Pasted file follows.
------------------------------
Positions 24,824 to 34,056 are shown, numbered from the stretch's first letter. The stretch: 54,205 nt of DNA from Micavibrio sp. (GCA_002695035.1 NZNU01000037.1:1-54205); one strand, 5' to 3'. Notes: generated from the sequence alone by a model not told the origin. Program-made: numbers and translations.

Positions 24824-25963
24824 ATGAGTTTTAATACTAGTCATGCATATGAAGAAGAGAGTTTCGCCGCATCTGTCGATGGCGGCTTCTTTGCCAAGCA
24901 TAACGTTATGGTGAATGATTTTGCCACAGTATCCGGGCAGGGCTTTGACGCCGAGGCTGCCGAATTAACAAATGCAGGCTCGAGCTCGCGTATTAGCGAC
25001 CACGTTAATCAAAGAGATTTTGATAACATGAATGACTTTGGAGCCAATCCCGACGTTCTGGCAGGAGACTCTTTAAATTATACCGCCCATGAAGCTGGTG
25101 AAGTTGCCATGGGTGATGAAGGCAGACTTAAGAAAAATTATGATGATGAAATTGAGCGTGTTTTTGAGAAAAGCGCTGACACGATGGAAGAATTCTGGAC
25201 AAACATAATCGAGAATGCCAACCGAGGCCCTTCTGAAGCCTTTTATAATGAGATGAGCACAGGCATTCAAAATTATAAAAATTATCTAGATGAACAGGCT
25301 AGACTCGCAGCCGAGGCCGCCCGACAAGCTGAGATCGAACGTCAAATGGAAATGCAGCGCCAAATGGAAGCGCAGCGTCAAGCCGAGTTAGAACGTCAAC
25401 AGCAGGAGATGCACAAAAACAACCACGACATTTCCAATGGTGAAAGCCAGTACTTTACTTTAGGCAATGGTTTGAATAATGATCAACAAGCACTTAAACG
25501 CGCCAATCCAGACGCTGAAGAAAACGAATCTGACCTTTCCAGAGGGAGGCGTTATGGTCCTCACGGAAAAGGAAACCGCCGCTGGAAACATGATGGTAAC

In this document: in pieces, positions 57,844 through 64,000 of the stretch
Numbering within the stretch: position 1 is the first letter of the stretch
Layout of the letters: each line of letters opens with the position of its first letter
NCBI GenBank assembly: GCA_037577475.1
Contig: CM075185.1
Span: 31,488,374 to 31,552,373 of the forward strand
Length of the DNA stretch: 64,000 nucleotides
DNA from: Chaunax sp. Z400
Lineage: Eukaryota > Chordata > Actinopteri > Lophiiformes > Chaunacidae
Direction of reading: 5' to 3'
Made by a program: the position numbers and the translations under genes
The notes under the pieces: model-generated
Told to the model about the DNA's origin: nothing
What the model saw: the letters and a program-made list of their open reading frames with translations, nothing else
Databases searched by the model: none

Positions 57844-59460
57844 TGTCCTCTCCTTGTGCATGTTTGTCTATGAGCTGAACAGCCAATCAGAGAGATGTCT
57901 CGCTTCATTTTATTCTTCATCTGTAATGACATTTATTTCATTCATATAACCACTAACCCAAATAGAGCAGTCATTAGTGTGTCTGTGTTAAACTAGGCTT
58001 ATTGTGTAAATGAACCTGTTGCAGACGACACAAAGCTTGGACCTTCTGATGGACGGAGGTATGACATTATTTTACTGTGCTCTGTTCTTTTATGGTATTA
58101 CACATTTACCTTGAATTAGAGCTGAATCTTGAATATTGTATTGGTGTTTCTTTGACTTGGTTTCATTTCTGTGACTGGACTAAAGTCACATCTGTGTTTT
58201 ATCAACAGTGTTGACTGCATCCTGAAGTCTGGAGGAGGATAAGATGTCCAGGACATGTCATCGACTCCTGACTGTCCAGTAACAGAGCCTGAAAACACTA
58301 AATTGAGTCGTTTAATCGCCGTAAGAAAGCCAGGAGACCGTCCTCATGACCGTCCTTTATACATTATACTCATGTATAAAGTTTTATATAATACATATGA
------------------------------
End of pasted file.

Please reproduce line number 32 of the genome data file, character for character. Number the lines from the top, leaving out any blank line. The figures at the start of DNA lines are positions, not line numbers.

58301 AATTGAGTCGTTTAATCGCCGTAAGAAAGCCAGGAGACCGTCCTCATGACCGTCCTTTATACATTATACTCATGTATAAAGTTTTATATAATACATATGA